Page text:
Friday left off with my proclaiming that Millennials aren’t all narcissistic losers. If you intend to be a successful entrepreneur or executive over the next 20 years, now’s the time to jump off the Gen Y bash wagon.
Isn’t it hypocritical to dismiss everyone who’s 18-29 the way your parents did with your generation? And their parents did to them, etc. Mind the Generation Gap before wagging your finger.
A very wise consultant explains it best. All of us over 30 were brainwashed to essentially do as we were told. Gen Y was raised to question authority and believe in the sovereignty of self. Are we dismissive because we’re jealous?
The DSPR Training Program
David and Sam PR’s award-winning culture is built upon the philosophy that someone trained and promoted is more likely to flourish than someone hired from outside. As a result, we have a Training Program not an “intern program.” Semantics? Hardly. Do trainees answer the phones, pick up supplies at Costco and wear the Dunkin’ Donuts Cuppie costume at 5:00 AM for media drops, exactly the same way “interns” would? You betcha’ Marge.
But what trainees also do, that interns don’t, is actively participate in brainstorms. Trainees attend new business pitches. They are assigned to account teams. Trainees take notes at client status meetings. They write press releases. Trainees do critical research for PR and marketing plans while also ensuring the bamboo on my desk is properly watered.
Some trainees are earning college credit and some have just graduated, while others are years out of school needing agency experience and/or changing careers. What all of them crave is a job at DSPR or at least something more impressive on their resume than shifts at The Cheesecake Factory. And they do this for 20-40 hours a week, unpaid, because they know DSPR is as committed to them as they are to us. Don’t be a cynic.
Given the economy, the depth of the trainee applicant pool has been staggering. We’ve had two Thunderbird School of Global Management MBA’s, the former PR Director for a sports team and a program director for a top-rated radio station. We’ve also had honors students, sorority girls, pimply-faced freshman and community college drop-outs(the latter being one of our best.)
In almost five years, more than 1,500 resumes have been screened for our training program.
I have interviewed easily 400 of them.
We have accepted 120.
Several have stayed a year, one lasted two hours. Elena just couldn’t cope with picking up bagels at 7:00 AM for a big meeting. You may hang the honorary Gen Y Stereotype Ribbon around her neck, if you must.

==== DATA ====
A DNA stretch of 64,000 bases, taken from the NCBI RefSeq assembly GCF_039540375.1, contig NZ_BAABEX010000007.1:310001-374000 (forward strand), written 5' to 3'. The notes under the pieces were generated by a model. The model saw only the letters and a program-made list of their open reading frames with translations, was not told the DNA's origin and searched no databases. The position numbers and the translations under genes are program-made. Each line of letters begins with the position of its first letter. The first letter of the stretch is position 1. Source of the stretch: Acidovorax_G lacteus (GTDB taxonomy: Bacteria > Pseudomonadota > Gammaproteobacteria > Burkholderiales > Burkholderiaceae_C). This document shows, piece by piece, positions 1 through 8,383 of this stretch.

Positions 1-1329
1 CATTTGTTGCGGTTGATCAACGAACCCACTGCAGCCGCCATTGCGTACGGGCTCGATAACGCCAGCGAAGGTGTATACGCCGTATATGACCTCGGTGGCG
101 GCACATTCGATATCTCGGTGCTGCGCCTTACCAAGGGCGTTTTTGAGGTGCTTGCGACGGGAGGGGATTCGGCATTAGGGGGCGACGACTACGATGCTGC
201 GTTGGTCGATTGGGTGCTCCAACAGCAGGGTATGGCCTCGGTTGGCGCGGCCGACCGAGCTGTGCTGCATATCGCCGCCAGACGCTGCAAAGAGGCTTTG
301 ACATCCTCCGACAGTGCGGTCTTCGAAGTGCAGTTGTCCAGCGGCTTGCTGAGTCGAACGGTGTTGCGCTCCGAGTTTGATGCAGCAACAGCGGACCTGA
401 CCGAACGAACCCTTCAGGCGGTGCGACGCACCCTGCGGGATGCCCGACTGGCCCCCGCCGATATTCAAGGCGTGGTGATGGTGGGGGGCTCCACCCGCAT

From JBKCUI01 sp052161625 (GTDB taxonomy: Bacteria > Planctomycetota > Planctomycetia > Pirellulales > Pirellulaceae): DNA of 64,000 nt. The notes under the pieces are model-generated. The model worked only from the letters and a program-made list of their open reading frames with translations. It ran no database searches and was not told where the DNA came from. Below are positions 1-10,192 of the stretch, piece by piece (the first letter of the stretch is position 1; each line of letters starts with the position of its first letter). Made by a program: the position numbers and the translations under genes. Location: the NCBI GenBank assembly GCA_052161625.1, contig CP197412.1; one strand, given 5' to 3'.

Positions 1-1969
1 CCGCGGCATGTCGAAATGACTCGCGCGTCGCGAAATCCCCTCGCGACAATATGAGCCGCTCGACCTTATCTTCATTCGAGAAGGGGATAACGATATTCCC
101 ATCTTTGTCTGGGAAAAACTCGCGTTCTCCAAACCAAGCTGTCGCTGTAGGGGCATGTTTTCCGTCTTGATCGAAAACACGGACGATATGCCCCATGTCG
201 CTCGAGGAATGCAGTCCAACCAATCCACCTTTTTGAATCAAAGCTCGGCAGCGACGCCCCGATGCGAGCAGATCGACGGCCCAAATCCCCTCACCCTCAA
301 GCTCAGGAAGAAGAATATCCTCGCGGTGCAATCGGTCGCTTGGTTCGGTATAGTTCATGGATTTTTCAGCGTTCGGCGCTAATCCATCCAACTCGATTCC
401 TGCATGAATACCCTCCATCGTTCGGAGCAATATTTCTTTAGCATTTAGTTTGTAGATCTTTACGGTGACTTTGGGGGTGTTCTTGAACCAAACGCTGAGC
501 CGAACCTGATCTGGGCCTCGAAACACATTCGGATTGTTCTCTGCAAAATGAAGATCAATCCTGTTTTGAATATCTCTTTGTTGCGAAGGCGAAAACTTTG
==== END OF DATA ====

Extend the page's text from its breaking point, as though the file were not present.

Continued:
Eight of that 120 have been promoted to full time, salaried positions — four of whom are DSPR’s current team. Two of those have been with us since we founded the studio in 2005 and another is soon celebrating three years. The associate most recently promoted, after 10 months as a trainee, is a whip smart, sassy 23 year old woman from Michigan, who’s so composed she could take the mound in the ninth inning of the 7th Game with the bases loaded, none out and mow them down.
They are dedicated, diligent, reliable and talented workers. Compassionate, communicative, collaborative, creative souls and yes, some have tattoos.
The number that means the most to you are “The 20” or so who we would have hired had the timing been right. Think of it like the list in LOST without the whole break apart in mid-air thing. We help trainees write their resumes, compose their cover letters, locate and interview for jobs. For the great ones we call upon relationships to open doors and make proactive reference calls to prospective employers.
Our Training Program alumni are currently with Ketchum, Domino’s Pizza Corporate, Go Daddy, IBM, the office of a US Congressman and The Phoenix Chamber of Commerce. They are working, or attending graduate school, in Phoenix, New York, Los Angeles, San Diego, San Francisco, Denver, Dallas, Las Vegas, Ann Arbor and Cincinnati. My apologies to anyone I missed.
So if all of these great young professionals were born between 1982 and 1992, maybe Gen Y is not so much a generation of whiners as a generation being whined about?
Tomorrow we will look at how these trainees are selected.